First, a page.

Hungry bears emerging from winter dens
It’s time to put the birdfeeders away for the year. Tribal wildlife biologists report that several grizzly bears have been documented in the valley this spring.
So while it may still feel like winter, some bears have emerged from winter hibernation, and very few natural foods are available now.
Bears are readily drawn by the scent of food items, garbage, pet foods, gardens, fruit trees, birdseed, hummingbird feeders and other attractants, often resulting in bear and human conflicts.
Whenever someone leaves food or attractants available for bears, they create situations that invite bears to become problem bears, which could ultimately endanger someone or cause the bear’s death.
Domestic chickens continue to be a problem for bear managers. Defenders of Wildlife is continuing its Electric Fence Incentive Program. Anyone with small livestock like chickens, pigs, goats or sheep can apply for the program. Bear managers request that anyone with small livestock or chickens install an electric fence to protect and secure attractants. For more information about the Electric Fence Incentive Program, contact Erin Edge at (406) 728-8800 or email email@example.com.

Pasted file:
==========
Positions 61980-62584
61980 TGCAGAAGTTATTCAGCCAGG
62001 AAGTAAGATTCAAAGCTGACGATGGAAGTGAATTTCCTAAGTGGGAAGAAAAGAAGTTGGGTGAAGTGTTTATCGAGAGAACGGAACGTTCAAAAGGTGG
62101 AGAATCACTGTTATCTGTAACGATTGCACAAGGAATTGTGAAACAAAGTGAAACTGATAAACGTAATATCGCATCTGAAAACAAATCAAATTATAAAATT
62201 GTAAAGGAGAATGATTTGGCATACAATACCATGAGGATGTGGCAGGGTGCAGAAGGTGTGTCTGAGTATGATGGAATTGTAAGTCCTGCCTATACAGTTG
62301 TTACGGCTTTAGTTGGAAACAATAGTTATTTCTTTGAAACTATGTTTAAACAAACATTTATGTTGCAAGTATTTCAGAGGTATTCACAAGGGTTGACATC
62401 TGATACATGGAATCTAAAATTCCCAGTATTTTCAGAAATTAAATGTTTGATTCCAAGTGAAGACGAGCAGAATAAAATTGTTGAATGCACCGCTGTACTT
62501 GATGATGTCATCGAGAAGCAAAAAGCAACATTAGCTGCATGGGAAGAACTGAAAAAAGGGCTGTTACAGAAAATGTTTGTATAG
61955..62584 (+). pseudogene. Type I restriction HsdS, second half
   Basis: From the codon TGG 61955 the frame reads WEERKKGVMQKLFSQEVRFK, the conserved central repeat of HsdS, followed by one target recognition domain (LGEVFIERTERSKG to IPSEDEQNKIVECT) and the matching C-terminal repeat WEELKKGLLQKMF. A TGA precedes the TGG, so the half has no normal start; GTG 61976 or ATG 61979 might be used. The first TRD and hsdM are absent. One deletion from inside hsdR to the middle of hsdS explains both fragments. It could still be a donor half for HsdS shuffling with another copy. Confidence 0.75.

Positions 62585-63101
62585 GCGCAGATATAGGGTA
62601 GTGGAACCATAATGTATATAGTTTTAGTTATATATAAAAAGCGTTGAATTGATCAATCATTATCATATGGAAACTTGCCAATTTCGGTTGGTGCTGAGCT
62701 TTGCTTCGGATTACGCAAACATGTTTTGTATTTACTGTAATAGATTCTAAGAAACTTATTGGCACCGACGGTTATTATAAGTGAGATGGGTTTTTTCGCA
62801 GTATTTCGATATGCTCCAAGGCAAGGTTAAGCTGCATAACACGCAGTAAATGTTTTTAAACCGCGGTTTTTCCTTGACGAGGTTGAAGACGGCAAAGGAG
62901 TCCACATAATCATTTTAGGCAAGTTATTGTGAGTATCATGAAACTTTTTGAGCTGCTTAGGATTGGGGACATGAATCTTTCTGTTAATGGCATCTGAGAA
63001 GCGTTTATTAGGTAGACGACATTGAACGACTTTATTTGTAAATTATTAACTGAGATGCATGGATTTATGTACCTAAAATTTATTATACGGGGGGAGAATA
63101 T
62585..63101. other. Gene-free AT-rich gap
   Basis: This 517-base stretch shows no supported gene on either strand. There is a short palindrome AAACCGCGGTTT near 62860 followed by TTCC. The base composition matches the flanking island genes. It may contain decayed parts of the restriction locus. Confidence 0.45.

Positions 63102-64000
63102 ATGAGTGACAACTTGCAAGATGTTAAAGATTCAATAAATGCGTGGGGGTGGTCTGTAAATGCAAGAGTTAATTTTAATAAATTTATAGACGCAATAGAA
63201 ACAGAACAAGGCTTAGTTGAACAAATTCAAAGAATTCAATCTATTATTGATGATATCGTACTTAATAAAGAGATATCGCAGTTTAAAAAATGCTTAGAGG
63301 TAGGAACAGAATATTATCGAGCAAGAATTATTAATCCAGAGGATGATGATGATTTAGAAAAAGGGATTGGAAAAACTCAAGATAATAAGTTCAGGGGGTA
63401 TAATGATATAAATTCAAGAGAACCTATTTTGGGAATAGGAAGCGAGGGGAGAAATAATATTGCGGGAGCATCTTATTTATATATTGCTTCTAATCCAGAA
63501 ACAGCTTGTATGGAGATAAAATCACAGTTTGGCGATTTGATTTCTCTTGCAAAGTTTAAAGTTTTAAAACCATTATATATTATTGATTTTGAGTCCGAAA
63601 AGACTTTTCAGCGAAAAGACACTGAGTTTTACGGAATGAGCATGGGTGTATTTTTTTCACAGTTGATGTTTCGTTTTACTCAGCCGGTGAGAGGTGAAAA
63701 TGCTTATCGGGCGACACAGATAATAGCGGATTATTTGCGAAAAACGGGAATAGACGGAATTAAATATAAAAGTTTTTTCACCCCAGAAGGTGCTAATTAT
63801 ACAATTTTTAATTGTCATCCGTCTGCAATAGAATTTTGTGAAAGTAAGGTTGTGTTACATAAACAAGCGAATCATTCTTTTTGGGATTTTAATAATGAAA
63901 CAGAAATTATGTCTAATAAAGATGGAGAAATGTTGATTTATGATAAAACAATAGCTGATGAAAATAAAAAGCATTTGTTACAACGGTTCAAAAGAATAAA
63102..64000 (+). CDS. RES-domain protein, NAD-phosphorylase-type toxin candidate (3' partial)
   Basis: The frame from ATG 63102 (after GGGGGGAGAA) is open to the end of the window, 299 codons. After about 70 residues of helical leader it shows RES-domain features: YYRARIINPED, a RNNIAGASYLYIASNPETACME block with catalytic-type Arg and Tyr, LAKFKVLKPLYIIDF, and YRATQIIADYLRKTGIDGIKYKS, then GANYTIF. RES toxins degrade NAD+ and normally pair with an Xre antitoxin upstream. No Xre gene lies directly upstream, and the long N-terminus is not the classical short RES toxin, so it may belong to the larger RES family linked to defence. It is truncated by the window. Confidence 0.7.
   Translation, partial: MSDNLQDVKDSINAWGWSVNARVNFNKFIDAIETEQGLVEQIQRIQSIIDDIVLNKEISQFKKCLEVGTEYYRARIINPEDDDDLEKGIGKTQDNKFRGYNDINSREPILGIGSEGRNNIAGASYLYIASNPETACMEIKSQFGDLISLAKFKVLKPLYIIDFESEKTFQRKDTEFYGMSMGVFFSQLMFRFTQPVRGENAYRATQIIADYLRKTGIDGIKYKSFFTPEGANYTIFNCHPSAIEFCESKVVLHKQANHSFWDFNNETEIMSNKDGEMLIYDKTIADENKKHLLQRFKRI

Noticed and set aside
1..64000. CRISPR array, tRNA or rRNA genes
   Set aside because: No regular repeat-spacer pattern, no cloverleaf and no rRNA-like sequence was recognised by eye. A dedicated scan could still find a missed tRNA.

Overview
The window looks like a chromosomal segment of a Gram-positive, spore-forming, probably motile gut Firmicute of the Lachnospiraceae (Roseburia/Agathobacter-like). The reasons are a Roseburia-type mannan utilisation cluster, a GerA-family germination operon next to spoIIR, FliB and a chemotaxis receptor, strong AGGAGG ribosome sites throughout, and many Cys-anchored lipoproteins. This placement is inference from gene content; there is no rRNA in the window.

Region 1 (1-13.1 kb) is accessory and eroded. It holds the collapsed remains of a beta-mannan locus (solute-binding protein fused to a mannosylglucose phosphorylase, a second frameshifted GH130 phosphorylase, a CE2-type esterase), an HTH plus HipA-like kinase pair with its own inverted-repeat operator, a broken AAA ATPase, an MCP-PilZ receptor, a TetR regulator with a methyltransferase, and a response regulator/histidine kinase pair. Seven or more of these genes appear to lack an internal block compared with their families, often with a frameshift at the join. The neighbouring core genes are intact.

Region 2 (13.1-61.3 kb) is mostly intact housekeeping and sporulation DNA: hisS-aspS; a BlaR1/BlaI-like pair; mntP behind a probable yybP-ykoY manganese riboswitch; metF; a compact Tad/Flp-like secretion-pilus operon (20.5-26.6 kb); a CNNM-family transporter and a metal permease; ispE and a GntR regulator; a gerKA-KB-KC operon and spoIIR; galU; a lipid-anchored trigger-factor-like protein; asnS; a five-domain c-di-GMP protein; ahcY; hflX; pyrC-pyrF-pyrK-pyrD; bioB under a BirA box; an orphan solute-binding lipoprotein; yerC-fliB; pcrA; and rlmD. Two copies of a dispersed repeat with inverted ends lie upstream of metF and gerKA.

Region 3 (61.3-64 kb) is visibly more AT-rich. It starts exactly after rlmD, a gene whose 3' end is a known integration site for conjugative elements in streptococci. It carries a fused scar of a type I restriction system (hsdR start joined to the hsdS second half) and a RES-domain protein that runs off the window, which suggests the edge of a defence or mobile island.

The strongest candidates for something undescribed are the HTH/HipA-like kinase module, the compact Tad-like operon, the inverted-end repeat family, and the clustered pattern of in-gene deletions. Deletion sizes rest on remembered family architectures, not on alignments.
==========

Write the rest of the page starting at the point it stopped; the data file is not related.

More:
If Allied Waste hauls your garbage, bear resistant containers are available through a joint effort between the CSKT Wildlife Management Program and Allied Waste.
If a grizzly bear is observed, please report to the Tribal Fish and Wildlife Conservation Office at (406) 883-2888. Report bear conflicts or problems to tribal dispatch at (406) 675-4700. When calling regarding a bear, always tell tribal dispatch you are calling about a bear problem or conflict.